Let’s begin by considering how all forms of the creative process, including computational tinkering, are social and technical works. Analyzing this can only be done together with others from different backgrounds, experiences, knowledges, wealths, and valued ways of being and doing. We’ll start by working to advance our reflections, more fully bringing together the social and the technical into a new picture of real situations and real people. And we’ll work to use community of practice group discussions and individual reflections, along with the hands-on activities, to bring this into sharper focus in the context of coding concepts and practices.

Our objective is to bring together a complex blend of ideas, concepts, and hands-on practice with components of our everyday sociotechnical artifacts. Along the way, look for innovation-in-use/remix prompts encouraging you to make creative adjustments and expansions of the sociotechnical artifacts to do more of what you and your community of practice value being and doing. What hopes, doubts, values and challenges might be brought into dialectical interaction with their opposites? How might this exchange inform our use of existing analog information systems and our design, creation, and use of complementary digital tools?

Essential Resources:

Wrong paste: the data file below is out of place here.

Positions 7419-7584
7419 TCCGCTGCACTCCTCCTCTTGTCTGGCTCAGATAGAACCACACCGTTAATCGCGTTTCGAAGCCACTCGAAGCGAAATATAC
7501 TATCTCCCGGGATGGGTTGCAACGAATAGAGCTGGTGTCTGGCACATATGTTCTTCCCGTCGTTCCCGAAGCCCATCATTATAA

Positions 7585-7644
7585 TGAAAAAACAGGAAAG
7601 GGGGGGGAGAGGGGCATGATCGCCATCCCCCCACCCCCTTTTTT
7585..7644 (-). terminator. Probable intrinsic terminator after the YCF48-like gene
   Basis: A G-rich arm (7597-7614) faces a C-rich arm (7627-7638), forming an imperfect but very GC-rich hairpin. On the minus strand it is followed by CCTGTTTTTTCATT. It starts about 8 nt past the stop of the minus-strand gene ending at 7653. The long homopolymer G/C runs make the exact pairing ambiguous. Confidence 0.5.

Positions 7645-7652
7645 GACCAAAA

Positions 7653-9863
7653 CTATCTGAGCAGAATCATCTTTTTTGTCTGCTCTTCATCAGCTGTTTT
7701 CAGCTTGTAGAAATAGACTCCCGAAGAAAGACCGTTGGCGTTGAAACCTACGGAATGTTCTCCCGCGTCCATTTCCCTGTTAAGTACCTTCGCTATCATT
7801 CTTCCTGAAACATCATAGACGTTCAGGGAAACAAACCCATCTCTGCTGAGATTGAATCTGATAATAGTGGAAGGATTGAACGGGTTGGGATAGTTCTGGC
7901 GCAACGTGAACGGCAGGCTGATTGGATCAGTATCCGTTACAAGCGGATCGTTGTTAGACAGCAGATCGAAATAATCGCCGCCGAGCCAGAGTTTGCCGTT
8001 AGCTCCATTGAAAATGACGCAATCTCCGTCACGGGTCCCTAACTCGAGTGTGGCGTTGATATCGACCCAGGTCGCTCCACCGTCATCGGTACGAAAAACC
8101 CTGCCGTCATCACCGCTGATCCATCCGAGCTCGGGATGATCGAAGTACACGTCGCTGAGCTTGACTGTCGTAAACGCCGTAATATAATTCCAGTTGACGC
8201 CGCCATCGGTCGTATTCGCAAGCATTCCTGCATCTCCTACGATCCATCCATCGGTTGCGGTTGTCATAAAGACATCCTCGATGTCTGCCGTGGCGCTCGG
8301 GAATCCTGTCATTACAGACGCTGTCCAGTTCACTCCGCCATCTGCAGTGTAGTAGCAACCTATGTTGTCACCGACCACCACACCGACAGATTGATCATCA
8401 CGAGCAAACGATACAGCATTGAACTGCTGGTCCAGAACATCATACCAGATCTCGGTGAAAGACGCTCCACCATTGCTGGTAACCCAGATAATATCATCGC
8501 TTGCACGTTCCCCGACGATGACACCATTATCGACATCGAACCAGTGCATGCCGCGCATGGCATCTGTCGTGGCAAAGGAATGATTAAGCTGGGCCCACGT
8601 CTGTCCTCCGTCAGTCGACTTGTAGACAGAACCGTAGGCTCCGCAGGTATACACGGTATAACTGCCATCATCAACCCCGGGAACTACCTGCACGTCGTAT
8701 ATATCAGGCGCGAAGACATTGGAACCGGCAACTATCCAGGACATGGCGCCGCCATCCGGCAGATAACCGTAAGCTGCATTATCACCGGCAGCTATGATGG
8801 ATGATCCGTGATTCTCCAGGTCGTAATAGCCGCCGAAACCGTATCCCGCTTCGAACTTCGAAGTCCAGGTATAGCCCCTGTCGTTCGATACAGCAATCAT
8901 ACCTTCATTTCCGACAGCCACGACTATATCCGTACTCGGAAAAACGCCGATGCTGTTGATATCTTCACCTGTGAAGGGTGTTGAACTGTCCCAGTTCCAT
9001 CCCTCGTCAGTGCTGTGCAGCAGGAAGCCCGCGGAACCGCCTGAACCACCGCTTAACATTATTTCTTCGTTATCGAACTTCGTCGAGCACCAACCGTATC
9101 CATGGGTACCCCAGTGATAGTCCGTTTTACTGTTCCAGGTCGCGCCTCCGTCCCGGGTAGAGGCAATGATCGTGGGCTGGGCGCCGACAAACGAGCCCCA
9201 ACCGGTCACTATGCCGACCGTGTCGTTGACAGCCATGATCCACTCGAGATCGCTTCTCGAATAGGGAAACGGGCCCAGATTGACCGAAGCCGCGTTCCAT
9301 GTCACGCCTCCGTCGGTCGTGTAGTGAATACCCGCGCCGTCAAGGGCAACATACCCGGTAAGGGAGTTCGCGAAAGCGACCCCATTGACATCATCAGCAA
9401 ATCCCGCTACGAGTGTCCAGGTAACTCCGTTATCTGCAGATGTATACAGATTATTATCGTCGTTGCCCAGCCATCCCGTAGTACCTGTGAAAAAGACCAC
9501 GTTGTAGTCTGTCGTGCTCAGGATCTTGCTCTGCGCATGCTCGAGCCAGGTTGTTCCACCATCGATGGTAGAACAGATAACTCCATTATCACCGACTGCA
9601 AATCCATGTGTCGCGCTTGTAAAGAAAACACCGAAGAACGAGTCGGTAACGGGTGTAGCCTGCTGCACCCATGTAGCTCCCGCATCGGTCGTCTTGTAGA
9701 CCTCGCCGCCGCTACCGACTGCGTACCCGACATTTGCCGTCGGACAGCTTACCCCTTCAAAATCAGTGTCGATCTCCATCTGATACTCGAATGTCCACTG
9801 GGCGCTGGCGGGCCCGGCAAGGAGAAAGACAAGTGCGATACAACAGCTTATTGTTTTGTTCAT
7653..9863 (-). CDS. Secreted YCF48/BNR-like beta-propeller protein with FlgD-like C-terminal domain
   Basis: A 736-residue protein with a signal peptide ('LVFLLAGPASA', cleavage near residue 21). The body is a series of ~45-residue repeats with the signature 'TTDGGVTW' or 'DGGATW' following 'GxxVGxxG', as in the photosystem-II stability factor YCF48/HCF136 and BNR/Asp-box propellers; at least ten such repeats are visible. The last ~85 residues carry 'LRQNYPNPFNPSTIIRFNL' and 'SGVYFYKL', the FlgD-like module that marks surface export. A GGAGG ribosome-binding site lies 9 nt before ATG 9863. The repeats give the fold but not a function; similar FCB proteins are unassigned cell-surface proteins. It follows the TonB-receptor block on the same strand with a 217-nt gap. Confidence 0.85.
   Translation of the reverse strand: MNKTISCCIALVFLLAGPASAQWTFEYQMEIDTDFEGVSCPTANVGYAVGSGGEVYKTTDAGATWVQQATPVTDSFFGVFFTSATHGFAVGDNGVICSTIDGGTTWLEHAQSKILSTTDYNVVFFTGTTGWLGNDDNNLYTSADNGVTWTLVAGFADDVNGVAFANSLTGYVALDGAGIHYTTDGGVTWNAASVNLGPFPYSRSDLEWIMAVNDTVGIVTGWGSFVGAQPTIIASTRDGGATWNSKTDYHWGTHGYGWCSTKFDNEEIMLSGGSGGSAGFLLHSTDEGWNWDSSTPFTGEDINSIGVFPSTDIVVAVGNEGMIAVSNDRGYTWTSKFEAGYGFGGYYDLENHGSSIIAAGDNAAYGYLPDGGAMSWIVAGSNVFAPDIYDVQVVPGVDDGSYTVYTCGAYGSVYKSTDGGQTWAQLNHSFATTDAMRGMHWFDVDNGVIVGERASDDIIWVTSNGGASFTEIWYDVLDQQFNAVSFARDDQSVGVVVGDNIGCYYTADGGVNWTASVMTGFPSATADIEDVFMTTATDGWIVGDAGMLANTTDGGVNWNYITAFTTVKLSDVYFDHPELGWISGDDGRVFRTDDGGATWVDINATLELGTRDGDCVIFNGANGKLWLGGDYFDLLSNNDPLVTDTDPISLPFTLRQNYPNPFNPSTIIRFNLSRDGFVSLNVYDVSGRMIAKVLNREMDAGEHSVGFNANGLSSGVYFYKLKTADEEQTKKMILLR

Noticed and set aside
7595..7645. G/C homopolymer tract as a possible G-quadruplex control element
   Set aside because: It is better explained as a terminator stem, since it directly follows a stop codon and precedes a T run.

• Bruce, Bertram C., and Ann P. Bishop. “New Literacies and Community Inquiry.” In The Handbook of Research in New Literacies, edited by J. Coiro, C. Knobel, C. Lankshear, and D. Leu, 699–742. New York: Routledge, 2008. http://hdl.handle.net/2142/15133.
  • Bruce, Bertram C. “Technology as Social Practice.” Educational Foundations 10, no. 4 (1996): 51–58. http://hdl.handle.net/2142/13369.

Additional Resources:

  • Freire, Paulo. “First Letter: Reading the World/Reading the Word.” In Teachers as Cultural Workers: Letters to Those Who Dare Teach, 31–47. Boulder, CO: Westview Press, 2005.

Professional Journal Reflections:

In this week’s viewing of videos, reading of text and context, in small and large group discussion, and your hands-on actions with sociotechnical artifacts, consider:

  • What ideas have you built/codified regarding hardware and programming logic, its influences, and its influencers?
  • What ideas are coming into clearer focus through community reflection and action, regarding the sociotechnical artifacts explored in this book? With other sociotechnical artifacts in your life?

  1. Drew W. Chambers, "Is Freire Incoherent? Reconciling Directiveness and Dialogue in Freirean Pedagogy," Journal of Philosophy of Education 53, no. 1 (February 2019): 26-28, https://doi.org/10.1111/1467-9752.12340.
  2. Paulo Freire, Pedagogy of the Oppressed, 50th Anniversary Edition (New York: Bloomsbury Academic, 2018), 99.
  3. Bertram C. Bruce and Ann P. Bishop, "New Literacies and Community Inquiry" in The Handbook of Research in New Literacies, edited by J. Coiro, C. Knobel, C. Lankshear, and D. Leu (New York: Routledge, 2008), 699–742, http://hdl.handle.net/2142/15133.

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A Person-Centered Guide to Demystifying Technology by Copyright © 2020 Martin Wolske. Copyright “Ideating and Iterating Code: Scratch Example” © 2020 Betty Bayer and Stephanie Shallcross. Copyright “Introducing the Unix Command Line” © 2020 Martin Wolske, Dinesh Rathi, Henry Grob, and Vandana Singh. Copyright “Security and Privacy” © 2020 Sara Rasmussen. is licensed under a Creative Commons Attribution-ShareAlike 4.0 International License, except where otherwise noted.